Amongst agricultural estates, magnificent villas were also a way for wealthy Roman families to showcase their influence. After a bumpy ride on large slabs lined by flat-topped pine trees and yews, along green fields with wild flowers and poppies, we soon arrive at the most majestic of these villas: the Villa of the Quintilin. The estate was so splendid that the two brothers (and consuls) who had it built were simply killed in AD 151 by the emperor of the time to take possession of it! We walk its extensive grounds, marvelling at its utmost luxury. Some delicate mosaics have survived to this day and are still being excavated by archaeologists we can see at work. Geometric patterns and even a circus scene with horses and a gladiator with a net and trident are simply beautiful. The shear dimensions of the buildings are gigantic. When Emperor Commodus (AD 180-192) became owner of the residential complex, he had the Nymphaeum built, a monumental fountain with water flowing in basins of marble slabs and mosaics and decorated with statues that have impressed passers-by along the Via Appia for millennia.
We continue on our mountain bikes through the peaceful landscape, sometimes favouring a narrow trail along the Appian Way for a smoother ride. If on most of its distance it has been covered by the asphalt of modern roads, the longevity of the antique via is very impressive. It was a true civic engineering prowess. Based on the specific location, sometimes large slabs only were placed on the stable soil; and more often after levelling the ground, layers of materials such as sand or dried earth, cemented crushed rocks and gravel were piled up, topped off by large basalt stones such as the ones we ride on at times.
Taking a break and listening to birds, enjoying the scents of Spring, we transport ourselves 2,093 years ago, in May 71 BC. That year, in order to tame the rebellion led by the former gladiator Spartacus and to make an example against uprisings, General Crassus had 6,000 slaves of Spartacus’ army crucified along 120 miles (200 kilometres) of the Via Appia from Rome to Capua. Every 60 meters (60 yards), the body of a slave was left to rot on a cross for months. Thankfully, we are extracted from this gruesome thought by the laughter of children ringing in our ears. Today, the Via Appia is a bucolic heaven with a few runners and bikers working out, some families strolling it, and dogs being walked.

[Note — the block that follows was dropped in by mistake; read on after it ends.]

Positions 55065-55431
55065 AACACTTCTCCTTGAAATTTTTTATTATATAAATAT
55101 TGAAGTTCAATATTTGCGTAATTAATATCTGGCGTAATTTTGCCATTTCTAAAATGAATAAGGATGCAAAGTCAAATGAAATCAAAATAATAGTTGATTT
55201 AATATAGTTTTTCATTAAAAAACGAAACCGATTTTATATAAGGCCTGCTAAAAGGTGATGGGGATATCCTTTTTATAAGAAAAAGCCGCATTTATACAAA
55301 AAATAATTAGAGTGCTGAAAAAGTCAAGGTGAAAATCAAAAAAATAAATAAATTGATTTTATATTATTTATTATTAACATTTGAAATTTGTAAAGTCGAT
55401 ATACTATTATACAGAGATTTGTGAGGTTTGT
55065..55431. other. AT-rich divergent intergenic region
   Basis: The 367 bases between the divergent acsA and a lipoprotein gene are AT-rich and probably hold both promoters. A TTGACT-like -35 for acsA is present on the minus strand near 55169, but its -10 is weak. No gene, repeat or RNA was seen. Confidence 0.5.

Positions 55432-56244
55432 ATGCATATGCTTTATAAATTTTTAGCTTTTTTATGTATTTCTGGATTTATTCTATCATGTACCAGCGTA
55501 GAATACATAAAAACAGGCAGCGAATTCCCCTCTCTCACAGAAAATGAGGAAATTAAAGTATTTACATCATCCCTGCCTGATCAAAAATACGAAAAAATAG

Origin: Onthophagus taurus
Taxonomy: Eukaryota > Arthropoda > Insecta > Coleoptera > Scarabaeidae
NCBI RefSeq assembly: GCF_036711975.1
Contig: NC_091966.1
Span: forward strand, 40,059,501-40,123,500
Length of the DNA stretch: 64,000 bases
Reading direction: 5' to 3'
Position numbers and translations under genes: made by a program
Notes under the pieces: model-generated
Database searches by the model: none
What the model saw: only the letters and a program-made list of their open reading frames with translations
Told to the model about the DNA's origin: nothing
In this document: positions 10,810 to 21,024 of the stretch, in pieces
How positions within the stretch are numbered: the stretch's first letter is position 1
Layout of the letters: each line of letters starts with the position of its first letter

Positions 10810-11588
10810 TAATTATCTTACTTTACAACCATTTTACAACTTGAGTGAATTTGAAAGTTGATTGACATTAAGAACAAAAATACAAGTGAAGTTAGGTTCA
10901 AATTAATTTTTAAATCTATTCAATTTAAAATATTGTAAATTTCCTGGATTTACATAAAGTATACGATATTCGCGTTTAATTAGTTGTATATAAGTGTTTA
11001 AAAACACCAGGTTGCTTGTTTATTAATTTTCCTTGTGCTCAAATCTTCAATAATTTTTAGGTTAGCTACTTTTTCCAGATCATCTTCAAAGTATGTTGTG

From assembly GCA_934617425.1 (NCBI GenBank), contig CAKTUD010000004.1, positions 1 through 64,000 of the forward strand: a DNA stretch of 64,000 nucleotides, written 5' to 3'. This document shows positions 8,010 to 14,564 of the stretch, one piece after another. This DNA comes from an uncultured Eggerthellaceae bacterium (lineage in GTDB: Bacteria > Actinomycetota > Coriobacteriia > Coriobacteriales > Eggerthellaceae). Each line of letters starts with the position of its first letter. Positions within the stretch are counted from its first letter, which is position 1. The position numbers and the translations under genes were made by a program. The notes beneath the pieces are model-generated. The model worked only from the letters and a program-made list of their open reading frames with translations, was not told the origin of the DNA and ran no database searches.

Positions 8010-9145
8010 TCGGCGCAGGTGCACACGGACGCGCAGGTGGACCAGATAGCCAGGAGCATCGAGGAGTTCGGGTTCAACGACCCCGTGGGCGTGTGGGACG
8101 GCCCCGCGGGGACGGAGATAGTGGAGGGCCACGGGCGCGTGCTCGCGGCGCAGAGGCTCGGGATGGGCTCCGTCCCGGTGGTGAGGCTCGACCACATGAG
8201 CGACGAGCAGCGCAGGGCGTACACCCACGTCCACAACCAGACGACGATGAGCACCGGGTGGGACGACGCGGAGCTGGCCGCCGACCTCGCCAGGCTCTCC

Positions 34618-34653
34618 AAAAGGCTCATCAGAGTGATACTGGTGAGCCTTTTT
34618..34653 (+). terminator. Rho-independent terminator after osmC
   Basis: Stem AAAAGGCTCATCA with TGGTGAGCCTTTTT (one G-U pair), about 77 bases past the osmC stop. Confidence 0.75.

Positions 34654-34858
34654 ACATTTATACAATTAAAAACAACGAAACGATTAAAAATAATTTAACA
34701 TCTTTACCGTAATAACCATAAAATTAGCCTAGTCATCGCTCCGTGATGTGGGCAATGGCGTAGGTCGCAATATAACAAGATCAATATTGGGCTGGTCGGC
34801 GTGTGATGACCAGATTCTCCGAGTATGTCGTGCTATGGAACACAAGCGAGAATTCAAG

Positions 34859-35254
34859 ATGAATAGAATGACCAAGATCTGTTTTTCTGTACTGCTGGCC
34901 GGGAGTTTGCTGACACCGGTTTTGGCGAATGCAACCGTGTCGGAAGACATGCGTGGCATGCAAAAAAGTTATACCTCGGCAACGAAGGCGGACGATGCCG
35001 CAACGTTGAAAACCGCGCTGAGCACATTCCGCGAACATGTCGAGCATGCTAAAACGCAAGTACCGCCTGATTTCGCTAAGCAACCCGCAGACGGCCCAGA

Looping back to Rome along the nearby Claudio Aqueduct – another prowess of civil engineering that is a UNESCO World Heritage Site – we take in a slice of Roman life: kids playing soccer in fields, lovers enjoying picnics, elderlies resting on benches. The hectic capital shows a different side through its parks and before we know it, we are back in the midst of Rome by the Colosseum where queues to enter one of Rome’s most visited attractions seem to never end.
The Via Appia had us experience Antique Rome, its villas, bathhouses, circuses, sepulchres and statues in a quiet and privileged way. Beyond the monuments, the infrastructures that made these constructions possible from walls to aqueducts, from farming estates to vias were also revealed to us while biking along the Queen of Roads, giving us insights into what greatly contributed to making the Roman Empire the longest lasting one in history.
*Romans measured distances in mille passus (literally “thousand paces”, one pace being the distance between every other step, and it is in the mille passus also known as the Roman mile (1,473 meters) that the modern mile (1,609 meters) finds its roots.
**Not to be confused with Remus’ brother. For more insights into the founding of Rome, check out our article about Antique Rome.
- The best way to enjoy the Via Appia is by bicycle or e-bicycle. We strongly recommend a mountain bike. For bicycle, including mountain bikes and e-bikes, and scooter rentals, including Vespas, refer to Easy Bike Rent Rome.
- For more details & to plan your visit, refer to Parco Archeologico dell’Appia Antica.
- Check out this interactive map for the specific details to help you plan your trip and more articles and photos (zoom out) about the area (short tutorial)!